Voice Modulated Interviews Hide Gender, Expose Confidence Gap

Chloe Gilman
July 18, 2016 9:00 AM

A former recruiter in the tech industry set up an experiment hoping to help understand the disparity in the technical performances of men and women in interview situations, and found some surprising results. Inspired by her observations in the workplace, Aline Lerner created interviewing.io, a tool that allows job-seekers to practice technical interviews with major tech companies without revealing identifying information. 

Noticing that men tended to perform better on these technical interviews, Lerner began an experiment, where she offered participants the option to use voice-masking software for the interview. This is where things take an interesting turn: in the limited study, she found that male participants that were modulated to sound feminine were actually rated higher than those that weren’t, and the women whose voices were made to sound masculine were rated lower than those that went unmodulated.

What gives?! While the study was too limited to offer statistically significant results, Lerner used this information to help understand why women seem to be performing at a lower level than men even when their gender is masked, and it seems that it may be a matter of self-confidence. She found that men are more likely to perform multiple interviews even if their initial interviews were scored low, while women tended to quit after receiving a poor score.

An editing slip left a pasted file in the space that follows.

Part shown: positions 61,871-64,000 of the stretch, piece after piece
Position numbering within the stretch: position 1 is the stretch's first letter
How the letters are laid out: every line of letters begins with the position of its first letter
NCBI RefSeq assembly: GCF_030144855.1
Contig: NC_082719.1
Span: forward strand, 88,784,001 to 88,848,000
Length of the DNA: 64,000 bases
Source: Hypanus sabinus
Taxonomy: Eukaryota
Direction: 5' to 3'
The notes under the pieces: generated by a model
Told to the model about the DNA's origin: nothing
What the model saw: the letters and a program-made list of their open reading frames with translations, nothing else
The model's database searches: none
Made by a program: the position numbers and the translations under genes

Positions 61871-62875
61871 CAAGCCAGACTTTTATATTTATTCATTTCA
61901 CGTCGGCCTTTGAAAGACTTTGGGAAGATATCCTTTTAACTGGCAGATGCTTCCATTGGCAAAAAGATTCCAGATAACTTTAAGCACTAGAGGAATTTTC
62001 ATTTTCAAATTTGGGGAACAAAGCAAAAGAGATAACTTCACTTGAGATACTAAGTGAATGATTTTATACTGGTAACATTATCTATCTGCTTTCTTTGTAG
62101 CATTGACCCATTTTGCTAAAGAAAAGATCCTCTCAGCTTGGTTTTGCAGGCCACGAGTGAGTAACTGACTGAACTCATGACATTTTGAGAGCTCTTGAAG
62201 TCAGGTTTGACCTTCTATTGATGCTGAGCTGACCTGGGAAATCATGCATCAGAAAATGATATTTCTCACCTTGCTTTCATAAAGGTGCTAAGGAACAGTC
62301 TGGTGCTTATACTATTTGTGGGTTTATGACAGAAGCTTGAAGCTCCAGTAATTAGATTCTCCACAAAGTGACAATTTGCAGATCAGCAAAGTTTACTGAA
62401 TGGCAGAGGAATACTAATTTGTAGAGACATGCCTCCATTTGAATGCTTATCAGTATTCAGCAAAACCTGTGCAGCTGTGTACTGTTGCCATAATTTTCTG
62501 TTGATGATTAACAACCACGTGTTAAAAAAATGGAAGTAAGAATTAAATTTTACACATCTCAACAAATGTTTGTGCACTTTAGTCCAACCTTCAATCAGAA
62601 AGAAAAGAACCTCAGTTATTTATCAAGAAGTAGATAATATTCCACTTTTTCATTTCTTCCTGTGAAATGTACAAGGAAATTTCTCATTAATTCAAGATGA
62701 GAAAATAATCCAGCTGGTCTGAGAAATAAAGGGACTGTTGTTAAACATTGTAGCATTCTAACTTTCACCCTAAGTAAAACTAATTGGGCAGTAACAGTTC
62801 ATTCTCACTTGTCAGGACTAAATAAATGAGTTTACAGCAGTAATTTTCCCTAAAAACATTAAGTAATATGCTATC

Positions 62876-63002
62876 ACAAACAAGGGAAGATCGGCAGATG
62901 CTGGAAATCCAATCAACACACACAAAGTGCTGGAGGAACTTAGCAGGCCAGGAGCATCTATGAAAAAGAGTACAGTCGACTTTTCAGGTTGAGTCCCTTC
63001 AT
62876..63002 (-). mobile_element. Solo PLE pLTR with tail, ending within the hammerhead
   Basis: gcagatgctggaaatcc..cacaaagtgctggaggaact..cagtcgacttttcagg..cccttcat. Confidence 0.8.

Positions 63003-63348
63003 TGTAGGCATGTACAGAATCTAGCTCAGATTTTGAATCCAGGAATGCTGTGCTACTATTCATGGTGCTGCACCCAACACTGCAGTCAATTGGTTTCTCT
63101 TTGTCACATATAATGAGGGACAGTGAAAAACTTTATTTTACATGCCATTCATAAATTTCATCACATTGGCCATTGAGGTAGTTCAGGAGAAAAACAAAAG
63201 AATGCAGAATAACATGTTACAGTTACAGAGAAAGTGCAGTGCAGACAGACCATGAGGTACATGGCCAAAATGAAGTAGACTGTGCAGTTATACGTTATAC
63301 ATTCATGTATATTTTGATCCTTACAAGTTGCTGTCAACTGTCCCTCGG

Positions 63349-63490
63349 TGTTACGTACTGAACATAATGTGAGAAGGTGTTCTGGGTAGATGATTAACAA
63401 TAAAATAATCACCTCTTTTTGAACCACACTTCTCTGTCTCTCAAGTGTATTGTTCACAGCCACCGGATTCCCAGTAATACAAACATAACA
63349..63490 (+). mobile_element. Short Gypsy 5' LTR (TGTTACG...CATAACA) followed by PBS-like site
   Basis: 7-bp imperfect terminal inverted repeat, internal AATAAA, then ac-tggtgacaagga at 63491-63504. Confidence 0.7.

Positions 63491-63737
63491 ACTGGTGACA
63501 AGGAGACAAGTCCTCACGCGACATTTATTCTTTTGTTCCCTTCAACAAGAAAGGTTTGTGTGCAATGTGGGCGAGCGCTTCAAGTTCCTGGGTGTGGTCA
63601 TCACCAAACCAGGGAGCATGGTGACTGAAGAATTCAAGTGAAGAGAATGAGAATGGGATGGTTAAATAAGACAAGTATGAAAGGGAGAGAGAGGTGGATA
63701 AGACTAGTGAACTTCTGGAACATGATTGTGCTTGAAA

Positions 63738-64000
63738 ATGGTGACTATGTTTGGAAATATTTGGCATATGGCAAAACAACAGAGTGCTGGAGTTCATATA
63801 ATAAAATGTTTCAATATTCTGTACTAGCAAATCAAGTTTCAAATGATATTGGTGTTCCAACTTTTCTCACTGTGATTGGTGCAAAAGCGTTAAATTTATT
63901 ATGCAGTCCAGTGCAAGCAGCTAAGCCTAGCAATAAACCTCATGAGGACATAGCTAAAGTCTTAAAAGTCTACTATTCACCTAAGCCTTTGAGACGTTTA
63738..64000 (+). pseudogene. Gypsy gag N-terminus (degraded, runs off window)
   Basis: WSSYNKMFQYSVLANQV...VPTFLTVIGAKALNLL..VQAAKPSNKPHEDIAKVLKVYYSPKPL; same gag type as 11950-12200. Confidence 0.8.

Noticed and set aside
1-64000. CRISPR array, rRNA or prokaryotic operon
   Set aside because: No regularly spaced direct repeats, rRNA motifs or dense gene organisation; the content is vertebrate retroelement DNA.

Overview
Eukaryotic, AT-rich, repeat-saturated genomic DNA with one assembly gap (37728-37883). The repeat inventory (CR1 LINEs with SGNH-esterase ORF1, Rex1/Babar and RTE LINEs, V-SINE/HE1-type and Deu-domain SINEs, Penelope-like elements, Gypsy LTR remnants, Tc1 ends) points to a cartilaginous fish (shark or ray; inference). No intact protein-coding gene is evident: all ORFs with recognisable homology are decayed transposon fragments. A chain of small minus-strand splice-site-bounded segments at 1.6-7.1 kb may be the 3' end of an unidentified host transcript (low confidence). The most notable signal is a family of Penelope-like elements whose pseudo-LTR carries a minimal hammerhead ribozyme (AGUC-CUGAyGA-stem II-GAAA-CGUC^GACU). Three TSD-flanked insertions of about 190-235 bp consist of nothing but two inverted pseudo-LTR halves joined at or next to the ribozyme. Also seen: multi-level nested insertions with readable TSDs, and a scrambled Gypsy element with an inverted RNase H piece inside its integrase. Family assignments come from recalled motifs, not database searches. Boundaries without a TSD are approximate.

Studies from Cornell have also found that women tend to underestimate and undervalue their technical skills, while men show more confidence in their abilities. So basically, the same reason men refuse to ask for directions is the reason they are more likely to get that job. Lerner hopes that information like this will help women take a bit more control in closing the gender gap, as it can (at least partially) be an issue of confidence and determination, even if you have to fake it, and not just inherent gender bias in many industries.

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